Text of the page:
Talky Talk: On The Road Again

There’s just something about old-timey fantasy and open-road traveling. I blame Tolkien. Going by horseback and sleeping out under the stars sounds romantic until you remember saddle sores and digging your own latrines. Most of the book takes place en route, with Achoo sniffing her way through swamps and castles and everywhere in between. This book is massive, both in length and plot; so much political corruption going left and right and, yet, also times of…lots of running. Luckily any point I felt the “Really? Another traveling scene?” sneer a la Fred Savage coming on, something would happen to suck me back in to the main storyline. I think the first book is still my favorite, but this was a solid wrap-up to Beka’s humble beginnings.

Bonus Factor: Payoff

Man standing in front of a yellow background holding his fists up in victory.

There were grumbles in the first two books about the Great Goddess being slowly turned into the Gentle Mother, a meek and mild version of a badass warrior. Pierce wound that thread into a solid plot point in this novel when Beka’s team followed the Prince’s scent to a Duke’s castle in the middle of nowhere, where the women followed the Gentle Mother’s word to the letter.

Factor: Slavery

Artistic rendering of slaves cutting sugarcane

In another satisfying tie-in from the rest of the series, the growing issue of slavery is really tackled head-on in Mastiff, as Prince Gareth is abducted by slavers and is being treated like one while on the run. I won’t spoil the resolution, but it may have made me shed a happy tear or two.

Anti-Bonus Factor: Betrayal

Cropped section of Vincenzo Camuccini's The Death of Julius Caesar, Julius being stabbed by Brutus and his followers

Things begin to happen to Beka’s team where it seems like one conclusion could be that they have a traitor in their midst. I can’t say too much without spoiling anything, but suffice it to say that when I first read this I had a LOT of feelings…and I still feel them to a varying degree. (Join me in the comments if you’ve read it!)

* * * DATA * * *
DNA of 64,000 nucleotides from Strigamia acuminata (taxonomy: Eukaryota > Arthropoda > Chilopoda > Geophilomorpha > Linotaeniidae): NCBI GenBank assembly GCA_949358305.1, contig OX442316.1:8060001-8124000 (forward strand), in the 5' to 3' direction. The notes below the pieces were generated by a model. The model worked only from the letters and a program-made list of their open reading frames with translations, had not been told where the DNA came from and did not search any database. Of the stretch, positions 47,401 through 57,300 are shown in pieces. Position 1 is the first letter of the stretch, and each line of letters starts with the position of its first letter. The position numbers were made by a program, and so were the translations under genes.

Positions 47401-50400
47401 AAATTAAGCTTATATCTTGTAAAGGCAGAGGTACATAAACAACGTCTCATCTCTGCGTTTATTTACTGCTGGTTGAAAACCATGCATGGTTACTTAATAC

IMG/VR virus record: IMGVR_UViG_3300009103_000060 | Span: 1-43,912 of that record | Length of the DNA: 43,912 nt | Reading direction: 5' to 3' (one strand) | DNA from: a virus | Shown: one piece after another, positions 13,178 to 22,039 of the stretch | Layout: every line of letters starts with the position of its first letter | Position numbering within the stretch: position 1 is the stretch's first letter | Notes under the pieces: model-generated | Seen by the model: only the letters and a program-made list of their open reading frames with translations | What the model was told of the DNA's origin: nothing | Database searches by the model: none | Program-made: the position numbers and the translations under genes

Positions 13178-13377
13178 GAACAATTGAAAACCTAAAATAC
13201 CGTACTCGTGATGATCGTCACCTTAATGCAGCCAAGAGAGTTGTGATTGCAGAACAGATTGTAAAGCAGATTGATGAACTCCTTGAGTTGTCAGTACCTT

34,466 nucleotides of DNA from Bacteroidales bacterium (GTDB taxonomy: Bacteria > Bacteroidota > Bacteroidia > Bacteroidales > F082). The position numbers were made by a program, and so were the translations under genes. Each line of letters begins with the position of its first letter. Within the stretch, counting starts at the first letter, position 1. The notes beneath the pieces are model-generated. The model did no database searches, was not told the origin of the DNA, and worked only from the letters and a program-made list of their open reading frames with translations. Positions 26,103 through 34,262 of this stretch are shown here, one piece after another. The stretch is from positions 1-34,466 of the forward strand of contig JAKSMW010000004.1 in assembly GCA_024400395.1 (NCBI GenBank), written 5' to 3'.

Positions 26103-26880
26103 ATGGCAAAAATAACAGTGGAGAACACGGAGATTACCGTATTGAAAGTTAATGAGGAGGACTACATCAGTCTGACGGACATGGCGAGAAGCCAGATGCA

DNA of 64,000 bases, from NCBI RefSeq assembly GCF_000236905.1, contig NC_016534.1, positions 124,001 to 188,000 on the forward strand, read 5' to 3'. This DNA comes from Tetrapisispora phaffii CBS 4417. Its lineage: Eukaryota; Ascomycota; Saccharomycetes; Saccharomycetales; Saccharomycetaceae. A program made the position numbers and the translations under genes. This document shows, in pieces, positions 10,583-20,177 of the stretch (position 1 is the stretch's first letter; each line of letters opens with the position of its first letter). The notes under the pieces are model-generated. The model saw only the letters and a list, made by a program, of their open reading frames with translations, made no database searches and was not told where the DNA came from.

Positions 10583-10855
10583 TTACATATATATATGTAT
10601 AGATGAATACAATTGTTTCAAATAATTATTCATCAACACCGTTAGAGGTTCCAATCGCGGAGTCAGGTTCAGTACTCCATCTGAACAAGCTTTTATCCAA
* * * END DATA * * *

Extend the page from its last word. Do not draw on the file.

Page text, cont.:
Relationship Status: Respect Thy Elders

You’re not just a prequel series to other, more beloved friends, Book—you’re a catch in your own right. Things were certainly different back in your day, but I also love hearing about what life was like before modern day (magical) conveniences. Understanding a country’s history is priceless, for those who forget it are doomed to repeat it.

Literary Matchmaking

Sabriel (Abhorsen #1)

Sabriel from Garth Nix also features a journey and a cat who isn’t quite what he seems.

Plain Kate

For another fun fantasy featuring a low-born girl making something of herself amidst witches and cat-friends, read Plain Kate from Erin Bow.

Truthwitch (The Witchlands #1)

Partners in work and friendship is a theme echoed in Sarah Dennard’s Truthwitch, which also features magic and harrowing journeys to stay alive.

FTC Full Disclosure: I purchased my own copy of this book. I received neither money nor peanut butter cups in exchange for this review. Mastiff is available now.

Stephanie (she/her) is an avid reader who moonlights at a college and calls Orlando home. Stephanie loves watching television, reading DIY blogs, planning awesome parties, Halloween decorating, and playing live-action escape games.